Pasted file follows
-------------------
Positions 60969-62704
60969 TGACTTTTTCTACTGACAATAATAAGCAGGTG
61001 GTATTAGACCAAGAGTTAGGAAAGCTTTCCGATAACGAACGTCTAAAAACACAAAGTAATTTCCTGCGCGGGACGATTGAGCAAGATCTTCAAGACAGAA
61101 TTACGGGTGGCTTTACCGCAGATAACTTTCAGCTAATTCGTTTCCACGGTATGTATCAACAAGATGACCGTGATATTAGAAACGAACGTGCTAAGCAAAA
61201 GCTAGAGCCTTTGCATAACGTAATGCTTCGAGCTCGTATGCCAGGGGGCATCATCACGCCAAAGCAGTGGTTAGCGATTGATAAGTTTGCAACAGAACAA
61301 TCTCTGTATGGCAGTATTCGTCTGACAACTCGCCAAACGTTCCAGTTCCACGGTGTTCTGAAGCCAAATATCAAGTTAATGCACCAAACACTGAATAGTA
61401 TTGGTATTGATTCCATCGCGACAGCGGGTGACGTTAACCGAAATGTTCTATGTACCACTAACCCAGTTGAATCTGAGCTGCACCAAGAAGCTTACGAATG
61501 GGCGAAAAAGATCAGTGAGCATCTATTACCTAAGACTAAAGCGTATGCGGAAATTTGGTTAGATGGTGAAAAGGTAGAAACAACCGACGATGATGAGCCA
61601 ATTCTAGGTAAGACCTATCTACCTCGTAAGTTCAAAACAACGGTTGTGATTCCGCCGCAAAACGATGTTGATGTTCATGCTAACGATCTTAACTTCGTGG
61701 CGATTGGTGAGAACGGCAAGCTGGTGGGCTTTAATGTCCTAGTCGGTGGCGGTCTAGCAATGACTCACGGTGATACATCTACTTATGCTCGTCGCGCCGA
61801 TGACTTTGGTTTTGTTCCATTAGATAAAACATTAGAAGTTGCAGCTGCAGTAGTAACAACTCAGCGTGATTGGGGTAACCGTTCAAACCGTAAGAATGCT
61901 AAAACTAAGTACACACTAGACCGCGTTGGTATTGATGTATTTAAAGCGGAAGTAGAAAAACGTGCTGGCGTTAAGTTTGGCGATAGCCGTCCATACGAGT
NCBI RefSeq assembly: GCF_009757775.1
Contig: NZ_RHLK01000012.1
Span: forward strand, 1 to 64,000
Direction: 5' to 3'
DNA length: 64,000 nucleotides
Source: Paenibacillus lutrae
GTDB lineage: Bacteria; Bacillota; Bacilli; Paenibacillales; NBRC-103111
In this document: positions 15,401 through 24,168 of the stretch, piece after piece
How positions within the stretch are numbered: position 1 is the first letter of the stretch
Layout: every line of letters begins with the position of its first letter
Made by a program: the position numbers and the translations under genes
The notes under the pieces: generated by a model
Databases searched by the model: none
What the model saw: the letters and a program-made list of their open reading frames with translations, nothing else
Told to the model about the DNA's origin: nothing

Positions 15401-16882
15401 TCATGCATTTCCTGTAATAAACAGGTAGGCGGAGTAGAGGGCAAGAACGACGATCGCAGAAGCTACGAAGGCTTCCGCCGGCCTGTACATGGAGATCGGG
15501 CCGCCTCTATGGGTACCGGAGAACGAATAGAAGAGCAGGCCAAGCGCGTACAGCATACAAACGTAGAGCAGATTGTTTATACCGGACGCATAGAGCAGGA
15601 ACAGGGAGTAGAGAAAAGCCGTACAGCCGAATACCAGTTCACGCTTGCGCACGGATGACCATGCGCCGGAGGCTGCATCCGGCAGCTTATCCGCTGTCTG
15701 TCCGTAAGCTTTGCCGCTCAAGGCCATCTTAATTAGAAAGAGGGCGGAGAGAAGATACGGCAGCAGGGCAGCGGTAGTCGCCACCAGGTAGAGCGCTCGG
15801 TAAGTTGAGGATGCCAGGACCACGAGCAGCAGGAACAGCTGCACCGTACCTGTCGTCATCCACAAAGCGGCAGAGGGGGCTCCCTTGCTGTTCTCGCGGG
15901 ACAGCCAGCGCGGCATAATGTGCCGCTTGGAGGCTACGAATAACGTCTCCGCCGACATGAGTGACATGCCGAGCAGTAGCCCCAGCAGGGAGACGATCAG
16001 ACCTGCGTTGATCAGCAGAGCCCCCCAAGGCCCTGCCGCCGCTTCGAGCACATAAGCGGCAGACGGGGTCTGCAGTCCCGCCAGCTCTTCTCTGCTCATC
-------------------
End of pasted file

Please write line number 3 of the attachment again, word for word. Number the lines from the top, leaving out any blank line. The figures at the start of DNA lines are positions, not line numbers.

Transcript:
61001 GTATTAGACCAAGAGTTAGGAAAGCTTTCCGATAACGAACGTCTAAAAACACAAAGTAATTTCCTGCGCGGGACGATTGAGCAAGATCTTCAAGACAGAA